January 22, 2021

Subway

NEW YORK — Ariel Cordova-Rojas went to New York’s Jamaica Bay Wildlife Refuge last week to celebrate her 30th birthday.

She ended up rescuing a swan with lead poisoning, taking it to a wildlife clinic by foot, car and subway with the help of both friends and strangers.

Cordova-Rojas is trained in identifying and rescuing wildlife, the New York Times reported, having worked at the Wild Bird Fund clinic in Manhattan for five years.

She got to the Queens wildlife refuge on Nov. 5 and spotted a swan alone in the grass on the side of the water.

She approached it and saw it was unable to walk or fly. She wrapped the 17-pound bird, which she says is named Bae, in her jacket and carried it a mile to the refuge entrance, the newspaper reported.

Calls to various animal rescue services and the ranger stations yielded no immediate assistance. Then a couple with a car agreed to drive the swan and Cordova-Rojas to a nearby subway station. (The couple persuaded yet another friend with a car to help get Cardova-Rojas, her bike and the swan to a subway station.) An employee of Wild Bird Fund met them at the Nostrand station in Brooklyn and helped them get to the organization’s clinic on the Upper West Side. Photos show the swan nestled in an orange jacket on a seat in a train car.

Cordova-Rojas told the Associated Press the swan was being treated for lead poisoning and with antifungals and antibacterial medications. She has made a friend of another swan at the clinic and is gaining strength and mobility.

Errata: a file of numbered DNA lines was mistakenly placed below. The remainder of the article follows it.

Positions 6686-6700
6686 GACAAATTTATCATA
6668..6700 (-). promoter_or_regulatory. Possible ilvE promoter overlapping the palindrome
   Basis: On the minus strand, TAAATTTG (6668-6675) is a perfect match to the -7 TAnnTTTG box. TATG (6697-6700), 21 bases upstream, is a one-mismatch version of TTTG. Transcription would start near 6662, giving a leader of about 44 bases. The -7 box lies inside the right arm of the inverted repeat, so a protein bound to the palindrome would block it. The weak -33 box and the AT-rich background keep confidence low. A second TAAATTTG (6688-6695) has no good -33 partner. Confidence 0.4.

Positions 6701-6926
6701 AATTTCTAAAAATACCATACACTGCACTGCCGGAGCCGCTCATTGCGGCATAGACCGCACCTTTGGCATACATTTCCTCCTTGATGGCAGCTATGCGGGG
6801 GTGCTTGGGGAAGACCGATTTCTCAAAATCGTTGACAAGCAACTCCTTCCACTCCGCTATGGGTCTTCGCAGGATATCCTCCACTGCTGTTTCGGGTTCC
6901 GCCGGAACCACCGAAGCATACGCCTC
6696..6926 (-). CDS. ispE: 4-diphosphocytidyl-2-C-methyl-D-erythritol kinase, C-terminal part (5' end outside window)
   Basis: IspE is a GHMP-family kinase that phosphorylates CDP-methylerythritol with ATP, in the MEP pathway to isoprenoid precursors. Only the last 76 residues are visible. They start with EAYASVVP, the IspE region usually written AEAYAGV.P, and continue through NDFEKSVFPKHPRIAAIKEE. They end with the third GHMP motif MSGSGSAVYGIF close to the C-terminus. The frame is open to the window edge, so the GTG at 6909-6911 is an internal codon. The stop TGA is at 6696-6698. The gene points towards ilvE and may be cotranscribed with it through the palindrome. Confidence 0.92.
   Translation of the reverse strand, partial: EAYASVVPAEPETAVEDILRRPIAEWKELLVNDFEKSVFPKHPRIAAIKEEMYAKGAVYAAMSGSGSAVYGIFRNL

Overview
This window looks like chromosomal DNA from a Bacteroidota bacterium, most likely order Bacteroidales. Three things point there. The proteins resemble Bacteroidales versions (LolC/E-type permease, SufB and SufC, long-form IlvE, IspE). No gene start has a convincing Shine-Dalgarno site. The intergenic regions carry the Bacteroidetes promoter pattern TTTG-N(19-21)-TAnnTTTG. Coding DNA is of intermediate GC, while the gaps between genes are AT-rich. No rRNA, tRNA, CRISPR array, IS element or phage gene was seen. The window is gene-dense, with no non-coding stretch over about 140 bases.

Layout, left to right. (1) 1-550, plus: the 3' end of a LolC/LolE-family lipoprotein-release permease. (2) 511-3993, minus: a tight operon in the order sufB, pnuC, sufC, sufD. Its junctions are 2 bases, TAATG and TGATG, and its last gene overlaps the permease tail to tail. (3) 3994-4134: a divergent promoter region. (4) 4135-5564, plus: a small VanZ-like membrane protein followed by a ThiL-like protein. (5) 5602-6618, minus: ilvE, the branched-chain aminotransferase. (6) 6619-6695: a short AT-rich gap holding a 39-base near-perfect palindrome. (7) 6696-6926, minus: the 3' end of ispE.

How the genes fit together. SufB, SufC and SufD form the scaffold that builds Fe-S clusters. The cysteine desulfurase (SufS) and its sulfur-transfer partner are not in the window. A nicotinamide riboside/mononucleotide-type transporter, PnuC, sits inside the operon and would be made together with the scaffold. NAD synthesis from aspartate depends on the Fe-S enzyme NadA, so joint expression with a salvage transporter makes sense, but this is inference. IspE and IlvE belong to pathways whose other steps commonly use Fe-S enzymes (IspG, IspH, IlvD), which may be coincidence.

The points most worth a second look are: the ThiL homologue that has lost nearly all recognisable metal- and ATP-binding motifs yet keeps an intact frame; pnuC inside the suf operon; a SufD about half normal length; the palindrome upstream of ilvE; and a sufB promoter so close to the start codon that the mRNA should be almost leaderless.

It could take three weeks or up to two months before Bae returns to the refuge, Cordova-Rojas said.

The tale of the swan’s rescue saga inspired an outpouring of affection.

“I think it just shows the immense compassion of New Yorkers. People always think that we are rude and heartless, but we are just busy and have places to go, so we move fast,” Cordova-Rojas said. “Even though we live in a concrete jungle, we are surrounded by nature and wildlife if you just take a second to look around. The wildlife are just as much New Yorkers as we are, and it is our duty to keep each other safe.”

The mute swan, which has an orange bill and holds its neck in a graceful S-curve, isn’t native to North America. It has multiplied in New York, the upper Midwest and along the Atlantic coast since it was imported in the 1800s to adorn parks and opulent estates. Citing threats to native wildlife, plants and unwary humans, six states now have swan-removal policies that range from egg-shaking to shooting or gassing adult birds.